Be Anxious For Nothing – Part 1

Anxiety.  Stress.  I wanted to write this follow-up post much sooner.  I planned to do it last week, the day after I wrote the introductory post about stress.  But I was too stressed with school starting and unpacking and settling back into life that I didn’t have time to write about stress.  But God knew!  He knew my Sunday School lesson would cover Philippians chapter 4 and this very subject.  It was exactly what I needed to hear and exactly what He wants me to share with you friends.  

Before I start, I want to confess — I am not there yet.  I am going to offer advice that I myself need to follow.  I do not write anything as one who has mastered anxiety and stress.  I do not sit on a pedestal above the stress and preach at you.  No, I’m right here in the mess of life with my own heaps of stress and headaches from anxiety, and I’m learning.  Some days, I let the stress get on top of me.  I’m irritable and difficult to live with, and I just want to hide in my room with a bag of M&M’s and a book.  Honestly, lately, the stress has gotten on top of me more often than not.  But I am learning to run to my Father and let Him pick me up over the stress and anxiety.

To begin with, I want to discuss practical tips for handling stress, or better yet, avoiding it in the first place.  In Part 2, I’ll share some Bible verses and spiritual truths about stress.  

When I am at my best with handling stress, I try to plan ahead to avoid stressful situations.  Or, at least, to diffuse them.  For instance, when I had toddlers and needed to nurse a baby, I knew that a toddler playing in the toilet or dumping out an entire box of oatmeal would be stressful to me.  So I barricaded my toddlers in the living room with me while I nursed.  I put up baby gates or trapped them in play-yards and either read to them or put on a video or I put on some music and set up the Little People town.  This little bit of planning ahead avoided some potential stress.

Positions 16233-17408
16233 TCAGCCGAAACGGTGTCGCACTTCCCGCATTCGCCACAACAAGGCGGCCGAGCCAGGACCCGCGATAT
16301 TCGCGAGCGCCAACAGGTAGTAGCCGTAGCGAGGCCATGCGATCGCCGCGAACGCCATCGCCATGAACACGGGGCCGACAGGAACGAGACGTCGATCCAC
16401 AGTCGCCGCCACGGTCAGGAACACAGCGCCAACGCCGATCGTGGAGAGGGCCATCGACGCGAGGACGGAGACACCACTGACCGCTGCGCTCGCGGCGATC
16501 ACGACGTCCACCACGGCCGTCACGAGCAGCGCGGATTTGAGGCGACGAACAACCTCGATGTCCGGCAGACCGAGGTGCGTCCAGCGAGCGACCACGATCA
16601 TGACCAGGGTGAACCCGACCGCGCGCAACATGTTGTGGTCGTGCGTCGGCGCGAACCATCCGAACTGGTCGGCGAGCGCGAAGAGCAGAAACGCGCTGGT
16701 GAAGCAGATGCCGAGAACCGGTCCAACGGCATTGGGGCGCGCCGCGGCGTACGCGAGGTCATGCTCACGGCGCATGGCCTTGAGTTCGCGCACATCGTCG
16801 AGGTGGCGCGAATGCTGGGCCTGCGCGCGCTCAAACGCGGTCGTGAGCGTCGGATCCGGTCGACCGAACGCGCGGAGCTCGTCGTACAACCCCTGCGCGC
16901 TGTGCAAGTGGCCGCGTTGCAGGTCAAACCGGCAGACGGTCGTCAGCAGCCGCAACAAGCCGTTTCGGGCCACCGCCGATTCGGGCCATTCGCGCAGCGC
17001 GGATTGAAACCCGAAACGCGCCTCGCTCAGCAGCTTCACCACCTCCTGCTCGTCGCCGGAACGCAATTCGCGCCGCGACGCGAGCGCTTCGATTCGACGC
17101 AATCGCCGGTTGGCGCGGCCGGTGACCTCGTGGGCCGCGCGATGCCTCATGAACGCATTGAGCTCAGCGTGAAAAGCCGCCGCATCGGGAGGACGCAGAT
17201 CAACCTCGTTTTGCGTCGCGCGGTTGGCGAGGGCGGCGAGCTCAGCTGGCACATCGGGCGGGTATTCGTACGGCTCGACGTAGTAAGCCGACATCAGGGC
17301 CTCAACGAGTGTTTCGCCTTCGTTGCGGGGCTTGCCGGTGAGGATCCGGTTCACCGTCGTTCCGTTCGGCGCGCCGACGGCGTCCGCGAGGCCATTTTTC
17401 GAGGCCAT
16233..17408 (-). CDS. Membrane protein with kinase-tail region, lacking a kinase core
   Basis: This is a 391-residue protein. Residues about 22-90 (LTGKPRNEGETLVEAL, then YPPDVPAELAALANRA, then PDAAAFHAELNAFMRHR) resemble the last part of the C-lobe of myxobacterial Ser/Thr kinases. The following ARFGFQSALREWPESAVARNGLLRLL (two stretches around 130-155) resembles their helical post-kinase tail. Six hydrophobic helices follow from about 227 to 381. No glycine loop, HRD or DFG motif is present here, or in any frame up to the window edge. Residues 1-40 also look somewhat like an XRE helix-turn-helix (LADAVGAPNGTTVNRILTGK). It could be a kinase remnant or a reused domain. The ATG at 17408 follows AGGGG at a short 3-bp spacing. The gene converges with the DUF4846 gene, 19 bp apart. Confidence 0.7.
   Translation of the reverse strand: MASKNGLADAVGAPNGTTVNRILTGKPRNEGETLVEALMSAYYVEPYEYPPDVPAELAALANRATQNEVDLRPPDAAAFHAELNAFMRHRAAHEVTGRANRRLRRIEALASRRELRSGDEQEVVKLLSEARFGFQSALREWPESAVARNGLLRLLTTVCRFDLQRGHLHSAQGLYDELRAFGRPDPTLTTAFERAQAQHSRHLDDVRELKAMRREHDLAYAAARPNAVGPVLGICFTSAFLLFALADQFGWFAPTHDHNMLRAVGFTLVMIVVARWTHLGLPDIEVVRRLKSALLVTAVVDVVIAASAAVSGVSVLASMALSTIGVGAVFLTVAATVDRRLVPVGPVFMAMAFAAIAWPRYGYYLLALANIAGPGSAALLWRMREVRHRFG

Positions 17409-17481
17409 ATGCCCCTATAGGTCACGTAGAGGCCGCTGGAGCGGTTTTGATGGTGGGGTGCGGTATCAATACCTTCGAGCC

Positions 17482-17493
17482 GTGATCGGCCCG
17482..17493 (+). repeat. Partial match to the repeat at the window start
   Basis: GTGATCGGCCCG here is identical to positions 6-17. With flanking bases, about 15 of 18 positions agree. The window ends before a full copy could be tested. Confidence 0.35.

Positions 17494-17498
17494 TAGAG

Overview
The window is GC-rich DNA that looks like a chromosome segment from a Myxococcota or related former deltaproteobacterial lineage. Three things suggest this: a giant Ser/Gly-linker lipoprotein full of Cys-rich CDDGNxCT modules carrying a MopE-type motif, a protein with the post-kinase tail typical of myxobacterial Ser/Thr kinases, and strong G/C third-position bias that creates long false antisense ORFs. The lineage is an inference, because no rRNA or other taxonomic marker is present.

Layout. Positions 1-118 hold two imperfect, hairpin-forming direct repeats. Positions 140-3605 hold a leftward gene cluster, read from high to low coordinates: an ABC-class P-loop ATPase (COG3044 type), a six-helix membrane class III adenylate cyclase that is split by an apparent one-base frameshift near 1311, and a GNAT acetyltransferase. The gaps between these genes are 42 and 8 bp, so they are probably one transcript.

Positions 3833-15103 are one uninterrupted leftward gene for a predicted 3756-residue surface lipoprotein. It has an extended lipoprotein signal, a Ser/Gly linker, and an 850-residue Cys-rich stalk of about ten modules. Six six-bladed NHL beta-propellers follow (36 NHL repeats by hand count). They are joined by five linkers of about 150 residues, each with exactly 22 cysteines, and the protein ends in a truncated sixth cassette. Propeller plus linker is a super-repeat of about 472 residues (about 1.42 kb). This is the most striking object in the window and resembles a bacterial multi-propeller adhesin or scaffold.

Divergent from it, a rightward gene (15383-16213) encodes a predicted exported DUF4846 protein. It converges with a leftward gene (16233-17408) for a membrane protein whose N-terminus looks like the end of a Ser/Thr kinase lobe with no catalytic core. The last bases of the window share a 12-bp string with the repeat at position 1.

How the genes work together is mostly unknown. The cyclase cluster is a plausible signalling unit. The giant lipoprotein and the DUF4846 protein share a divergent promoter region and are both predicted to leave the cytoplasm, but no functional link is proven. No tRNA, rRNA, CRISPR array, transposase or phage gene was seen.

Another example — if 4:30 to 6:00 is a crazy time in your home, figure out why it’s so crazy and try to reduce that stress.  Is it because you’re making dinner and the children are hungry and fussy and you’re waiting on your husband to come home?  Perhaps you could make the crock-pot your best friend.  You can prepare dinner in the morning and have it in the crock-pot, freeing you up from 4:30 to 6:00 to take a walk or play a game or read books.  Perhaps your children are hungry and grumpy.  You can give them a healthy snack at 4:30 — maybe while you’re taking a walk or reading them a book.  

From the moment my children get home from school until my husband gets home at 5:00, the stress-factor in our apartment is astronomical.  We haven’t settled into our routine yet, so it’s really crazy these days.  But I have hope that it will get better!  Having dinner waiting in the crock-pot or waiting in the fridge to be popped into the oven really helps because I cannot help with homework and supervise chores and keep everyone calm AND make dinner without losing it.  I just cannot.  Having a routine also helps.  The children are re-learning that as soon as they come home from school, they put their shoes on the shoe shelf, put their backpacks away, empty their lunchboxes and put them away, and wait at the table for a snack.  This simple routine eliminates the stress that comes from backpacks and shoes strewn across the living room and children standing in the kitchen shouting about a snack.